ESPNU’s Campus Connection Brings Students Into The Broadcast

By Carolyn Braff

In the ever-competitive market of college sports broadcasting, ESPNU is looking to find an edge through its newest group of broadcasters – college students. ESPNU’s Campus Connection program invites students at partner universities to create their own segments to air on ESPN’s platforms, learn the ins and outs of ESPN production and even work on an ESPN network broadcast.

“It’s one thing to show games, and that’s a big portion of what we do,” explains Dan Margulis, director of programming and acquisitions for ESPNU. “But this is the perfect testing ground for trying new things. Students that are on campus bring a whole different perspective, and in many cases they are the future of what we do.”

Campus Connection works with students, professors and athletic departments at its 11 partner schools to incorporate student content into ESPN’s various platforms. The first group of partner schools already had journalism and communication programs in place, but Margulis expects the next set of partners to include a wide mix of schools diverse in their geography, size and student body.

Involved students have the opportunity to work as announcers for ESPNU, contribute feature segments to ESPN360.com and write articles for ESPN the Magazine. One of the program’s most successful collaborations took place on Jan. 9, when 16 students at the University of North Carolina joined ESPNU’s production team to produce the Tar Heels’ basketball game against UNC-Asheville.

“That case was sort of Campus Connection on steroids,” Margulis explains. “We basically integrated 16 students into the telecast in various roles. It was our equipment and the kids did some producing. We had three student announcers, one doing tape production, a bunch working stats and pulling cable. We showed them, ‘this is what happens in a broadcast.’”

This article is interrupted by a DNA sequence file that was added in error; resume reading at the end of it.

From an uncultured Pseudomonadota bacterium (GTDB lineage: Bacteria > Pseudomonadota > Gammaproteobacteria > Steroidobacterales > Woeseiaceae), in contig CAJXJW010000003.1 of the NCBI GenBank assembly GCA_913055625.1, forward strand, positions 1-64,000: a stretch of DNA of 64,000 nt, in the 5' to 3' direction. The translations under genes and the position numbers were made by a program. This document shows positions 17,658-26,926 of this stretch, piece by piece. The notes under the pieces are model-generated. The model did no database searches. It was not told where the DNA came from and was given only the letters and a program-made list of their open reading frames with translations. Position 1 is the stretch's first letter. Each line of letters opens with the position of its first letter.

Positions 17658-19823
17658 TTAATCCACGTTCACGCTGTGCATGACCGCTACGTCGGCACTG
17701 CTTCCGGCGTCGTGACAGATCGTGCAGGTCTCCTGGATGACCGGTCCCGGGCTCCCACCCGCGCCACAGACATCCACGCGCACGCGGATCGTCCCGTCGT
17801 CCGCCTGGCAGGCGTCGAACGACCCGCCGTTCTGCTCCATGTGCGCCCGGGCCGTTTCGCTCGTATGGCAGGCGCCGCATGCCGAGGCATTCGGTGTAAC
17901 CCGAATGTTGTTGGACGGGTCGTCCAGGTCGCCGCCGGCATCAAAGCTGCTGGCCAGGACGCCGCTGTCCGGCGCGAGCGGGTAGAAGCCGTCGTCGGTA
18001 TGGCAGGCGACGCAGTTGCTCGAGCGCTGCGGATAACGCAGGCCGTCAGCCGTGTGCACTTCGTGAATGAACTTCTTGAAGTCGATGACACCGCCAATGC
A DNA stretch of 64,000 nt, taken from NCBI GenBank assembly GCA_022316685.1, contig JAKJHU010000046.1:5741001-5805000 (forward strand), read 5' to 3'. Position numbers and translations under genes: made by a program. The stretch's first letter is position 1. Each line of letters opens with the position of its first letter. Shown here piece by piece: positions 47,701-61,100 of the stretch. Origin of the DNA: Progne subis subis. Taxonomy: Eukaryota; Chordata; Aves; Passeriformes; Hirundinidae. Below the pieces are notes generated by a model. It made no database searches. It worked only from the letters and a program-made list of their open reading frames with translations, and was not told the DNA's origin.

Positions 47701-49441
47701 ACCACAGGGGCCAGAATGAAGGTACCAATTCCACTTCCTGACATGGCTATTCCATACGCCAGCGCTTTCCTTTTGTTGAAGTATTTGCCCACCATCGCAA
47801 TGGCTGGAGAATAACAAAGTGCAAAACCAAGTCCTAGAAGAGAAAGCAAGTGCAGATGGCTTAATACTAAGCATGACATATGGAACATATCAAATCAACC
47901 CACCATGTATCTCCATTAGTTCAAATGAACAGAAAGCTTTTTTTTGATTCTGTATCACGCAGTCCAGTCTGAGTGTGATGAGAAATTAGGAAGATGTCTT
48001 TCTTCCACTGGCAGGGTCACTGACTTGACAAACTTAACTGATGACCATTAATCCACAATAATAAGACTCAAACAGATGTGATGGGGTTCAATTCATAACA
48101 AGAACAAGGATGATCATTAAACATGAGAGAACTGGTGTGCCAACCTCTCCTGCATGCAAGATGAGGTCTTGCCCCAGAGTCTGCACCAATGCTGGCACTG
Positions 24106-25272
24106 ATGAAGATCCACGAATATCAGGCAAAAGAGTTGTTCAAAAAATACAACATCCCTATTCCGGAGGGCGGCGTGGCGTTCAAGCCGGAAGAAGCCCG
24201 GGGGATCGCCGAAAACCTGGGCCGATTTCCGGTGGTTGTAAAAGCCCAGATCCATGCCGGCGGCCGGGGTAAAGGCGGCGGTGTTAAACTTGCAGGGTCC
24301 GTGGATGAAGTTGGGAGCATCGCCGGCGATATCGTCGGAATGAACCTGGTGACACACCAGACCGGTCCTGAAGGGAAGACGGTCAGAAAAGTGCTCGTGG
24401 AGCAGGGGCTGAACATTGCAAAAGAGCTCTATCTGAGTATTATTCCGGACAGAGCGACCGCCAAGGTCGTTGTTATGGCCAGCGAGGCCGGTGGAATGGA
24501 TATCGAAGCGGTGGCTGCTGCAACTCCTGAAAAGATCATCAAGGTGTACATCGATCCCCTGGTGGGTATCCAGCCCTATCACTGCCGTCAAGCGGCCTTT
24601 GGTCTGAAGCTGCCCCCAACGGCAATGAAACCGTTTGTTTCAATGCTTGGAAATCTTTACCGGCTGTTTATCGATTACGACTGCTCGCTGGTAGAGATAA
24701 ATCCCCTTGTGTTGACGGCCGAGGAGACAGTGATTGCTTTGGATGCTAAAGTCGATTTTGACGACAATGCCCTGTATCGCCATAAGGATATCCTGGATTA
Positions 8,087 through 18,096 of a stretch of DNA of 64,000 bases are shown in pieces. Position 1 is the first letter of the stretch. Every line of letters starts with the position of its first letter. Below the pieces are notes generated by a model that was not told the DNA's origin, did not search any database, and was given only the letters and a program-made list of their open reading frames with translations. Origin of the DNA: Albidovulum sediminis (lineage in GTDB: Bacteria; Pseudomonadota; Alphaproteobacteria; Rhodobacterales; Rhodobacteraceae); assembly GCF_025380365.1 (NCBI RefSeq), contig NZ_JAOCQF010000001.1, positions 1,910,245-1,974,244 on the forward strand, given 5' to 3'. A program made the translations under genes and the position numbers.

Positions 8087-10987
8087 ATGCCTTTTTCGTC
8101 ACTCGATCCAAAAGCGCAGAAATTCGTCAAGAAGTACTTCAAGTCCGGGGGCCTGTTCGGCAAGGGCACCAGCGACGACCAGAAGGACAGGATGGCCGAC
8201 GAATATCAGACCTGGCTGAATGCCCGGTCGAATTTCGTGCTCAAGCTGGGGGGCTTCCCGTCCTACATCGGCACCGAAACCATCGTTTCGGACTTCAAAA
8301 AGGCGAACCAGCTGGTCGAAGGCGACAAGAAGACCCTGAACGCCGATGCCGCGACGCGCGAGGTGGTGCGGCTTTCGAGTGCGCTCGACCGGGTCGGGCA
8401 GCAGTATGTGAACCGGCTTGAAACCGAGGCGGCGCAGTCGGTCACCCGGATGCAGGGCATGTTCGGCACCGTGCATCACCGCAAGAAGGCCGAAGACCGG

The students met with the ESPNU production prior to the game, toured the truck and the facilities, and then went to work producing the event. While ESPNU had the chance to scout some future talent in the truck, the students brought a unique perspective to their features and sideline reporting, so it was a win-win for everyone.

ESPNU has plans to put together a similar partner broadcast at a Texas Southern softball game in April, but ESPNU’s small staff and limited funds keep the program from growing to schools that do not already own production equipment.

“One reason why we’ve gone to schools that have communications programs is that without providing equipment, we can ask them to produce a piece,” Margulis explains. “Then we come back and lay on our own graphic look and can air it on Sports Center U or ESPNU.com. Right now we’re not providing equipment. That may be something in the future that we look at, but that’s an expensive proposition.”

Although television may be the most popular way to get students involved, Margulis expects ESPN’s other platforms to gain more traction as Campus Connection moves forward. In June, one partner school will have the chance to program the network for several days, and ESPNU is already in discussions with the students to determine where the future lies for the program.

“In talking to them in their class, we asked if your school had a channel subset of ESPNU, how would you program it and how would you deliver it?,” Margulis explains. “Is Facebook the right thing? There’s always something new, so you tell us. We get very locked into a traditional mode sometimes, so this challenges us to stay young and stay different.”

Margulis explained that merely by living on a college campus, students are often more in tune with changing technology than ESPN’s tech experts, so leaving the creative end up to the students is essential.

“The future is extending it beyond doing just doing the standard TV, into all the different areas of technology,” Margulis says. “It’s really utilizing our website where we can take short-form programming and air it without having to do too much editing to it. Hopefully in the next couple of years, it will become part of the standard lexicon across all platforms. That will define the success of the program.”